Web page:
Keep Kayak Safe

TIPS FOR KEEPING YOUR KAYAK SECURE

I can’t keep away from kayak forums. Whenever I have a spare minute at work and my boss isn’t breathing impatiently down my neck, I find my hands wandering to my mouse and before I know it, kayak related pages fill my browser. If left unchecked it can become a real problem.

But what has struck me recently, is how many of the popular Australian kayaking forums are increasingly becoming filled with stories of stolen kayaks. There is a horrifying number of kayaks stolen across Australia every year. How can we as responsible kayak owners ensure our kayak doesn’t get whisked away by some devious thief in the dead of night.

STORING IT IN A SAFE PLACE AT HOME

Kayak thieves are usually opportunistic. While kayaks can be very valuable, they are not like car thieves which steal cars to order. Most kayak thieves have no idea of the value of the kayak, they merely saw it unlocked and took an opportunity.

Minimise these opportunities by storing your kayak in a safe place at home. Keep your kayak under lock and key if possible. Mine sits in a locked garage, but a basement or locked shed will also do. If space is an issue and you have to keep it outside, keep these golden rules in mind. Keep it out of sight of the road. This will stop any opportunists driving past from noticing your yak. Keep it chained to something fixed like a tree or a pole, and keep it away from the water. Nothing could be easier for a kayak thief than jumping in your yak and making a hasty getaway down a flowing river.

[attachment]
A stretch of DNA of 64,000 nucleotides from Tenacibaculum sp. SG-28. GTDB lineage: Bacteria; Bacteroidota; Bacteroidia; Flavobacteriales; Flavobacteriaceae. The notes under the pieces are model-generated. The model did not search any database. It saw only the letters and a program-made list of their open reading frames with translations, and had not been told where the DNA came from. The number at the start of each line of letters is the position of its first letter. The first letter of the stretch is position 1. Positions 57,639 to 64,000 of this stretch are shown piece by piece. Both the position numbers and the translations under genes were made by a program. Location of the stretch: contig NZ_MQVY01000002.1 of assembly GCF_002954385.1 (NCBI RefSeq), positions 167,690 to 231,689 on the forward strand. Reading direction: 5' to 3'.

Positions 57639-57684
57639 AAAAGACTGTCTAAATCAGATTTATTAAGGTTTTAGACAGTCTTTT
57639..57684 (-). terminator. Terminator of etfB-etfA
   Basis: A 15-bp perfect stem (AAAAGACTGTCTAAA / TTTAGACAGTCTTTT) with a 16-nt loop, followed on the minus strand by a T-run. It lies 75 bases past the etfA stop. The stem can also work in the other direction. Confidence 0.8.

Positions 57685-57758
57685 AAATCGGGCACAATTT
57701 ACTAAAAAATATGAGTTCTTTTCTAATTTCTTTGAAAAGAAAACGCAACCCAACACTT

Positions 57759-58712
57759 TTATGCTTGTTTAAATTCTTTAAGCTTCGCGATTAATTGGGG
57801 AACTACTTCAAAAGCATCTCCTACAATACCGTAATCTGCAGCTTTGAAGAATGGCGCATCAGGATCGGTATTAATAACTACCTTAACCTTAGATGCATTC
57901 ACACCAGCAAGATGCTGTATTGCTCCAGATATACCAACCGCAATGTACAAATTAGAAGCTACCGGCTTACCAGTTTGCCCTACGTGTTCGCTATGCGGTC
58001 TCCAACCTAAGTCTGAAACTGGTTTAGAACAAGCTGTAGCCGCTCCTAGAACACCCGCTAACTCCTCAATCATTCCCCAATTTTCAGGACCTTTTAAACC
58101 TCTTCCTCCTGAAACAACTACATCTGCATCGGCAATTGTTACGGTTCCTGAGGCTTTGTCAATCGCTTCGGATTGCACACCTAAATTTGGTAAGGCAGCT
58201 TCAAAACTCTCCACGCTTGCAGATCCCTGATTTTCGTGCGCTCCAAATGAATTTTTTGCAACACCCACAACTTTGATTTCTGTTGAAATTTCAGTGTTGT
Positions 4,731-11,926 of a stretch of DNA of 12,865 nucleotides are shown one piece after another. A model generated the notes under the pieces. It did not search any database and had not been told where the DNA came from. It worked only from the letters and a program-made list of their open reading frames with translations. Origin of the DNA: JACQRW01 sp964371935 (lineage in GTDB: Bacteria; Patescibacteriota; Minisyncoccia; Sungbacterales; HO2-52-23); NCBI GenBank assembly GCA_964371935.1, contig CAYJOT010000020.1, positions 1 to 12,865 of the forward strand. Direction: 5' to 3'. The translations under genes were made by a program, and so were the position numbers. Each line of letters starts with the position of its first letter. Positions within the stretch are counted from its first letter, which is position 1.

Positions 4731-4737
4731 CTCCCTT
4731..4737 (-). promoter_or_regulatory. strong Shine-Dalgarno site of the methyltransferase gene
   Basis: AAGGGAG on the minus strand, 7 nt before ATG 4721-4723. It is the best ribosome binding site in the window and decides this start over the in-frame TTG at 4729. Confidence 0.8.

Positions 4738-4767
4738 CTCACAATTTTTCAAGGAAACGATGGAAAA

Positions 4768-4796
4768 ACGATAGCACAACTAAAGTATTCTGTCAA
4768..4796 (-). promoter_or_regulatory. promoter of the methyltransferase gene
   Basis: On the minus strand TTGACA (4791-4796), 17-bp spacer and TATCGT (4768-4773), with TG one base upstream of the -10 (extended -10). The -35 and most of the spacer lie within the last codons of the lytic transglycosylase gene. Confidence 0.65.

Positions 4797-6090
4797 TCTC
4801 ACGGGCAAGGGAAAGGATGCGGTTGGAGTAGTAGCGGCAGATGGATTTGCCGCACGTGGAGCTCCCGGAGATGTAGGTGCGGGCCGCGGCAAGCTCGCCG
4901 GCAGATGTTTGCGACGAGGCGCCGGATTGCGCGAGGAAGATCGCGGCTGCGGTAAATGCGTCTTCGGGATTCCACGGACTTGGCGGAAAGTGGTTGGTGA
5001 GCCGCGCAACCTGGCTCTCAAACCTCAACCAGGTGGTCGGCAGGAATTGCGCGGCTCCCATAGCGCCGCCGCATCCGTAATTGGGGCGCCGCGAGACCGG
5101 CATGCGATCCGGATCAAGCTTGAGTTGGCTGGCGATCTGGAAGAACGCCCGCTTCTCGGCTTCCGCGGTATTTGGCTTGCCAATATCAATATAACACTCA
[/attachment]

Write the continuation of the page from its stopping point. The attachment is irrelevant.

LOCK IT UP DURING TRANSPORTATION

Most kayaks seem to be stolen from cars. I had a mate who had a kayak stolen in downtown Brisbane while he was grabbing a bite to eat. How the thief got away with lugging a kayak around a city centre without invoking suspicion I will never know. Lock your kayak to the rack wherever you are. Even if you think you will only be gone a few minutes.

MAKE A NOTE OF THE HULL ID NUMBER

Your twelve-digit hull identification number is the only way you will be able to identify your kayak if it turns up stolen. Make a note of this number and keep it in a safe place. It is also worth discretely etching this number on another part of the kayak. If the criminals who steal your yak are experienced, they might try to file the hull ID number off the stolen kayak. If you have it discretely etched on another part of the kayak, it might increase the chances of your kayak finding its way back to you.

DON’T HELP THE THIEVES BY BUYING STOLEN KAYAKS

If nobody bought stolen goods, then crime wouldn’t pay and stealing kayaks wouldn’t be profitable. If you suspect a kayak is stolen, don’t buy it! Before you buy, make sure the kayak has a hull identification number, and if the price sounds too good to be true, then the kayak is probably broken or stolen. If anybody does try to sell you a kayak without a hull identification number and it looks like it has been ground off, report it to the authorities and help someone get their pride and joy back.

Removing the opportunities for easy theft and keeping your hull ID number minimise your chances of losing your kayak to thieves. As a community, we need to be aware of theft and play our part in combating it. Let’s tackle this problem together by refusing to buy stolen kayaks.


 

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Jackson Williams
jacksonw@dinga.com.au

Jackson Williams has been fishing around Australia for 20 years and loves his home region of far north Queensland.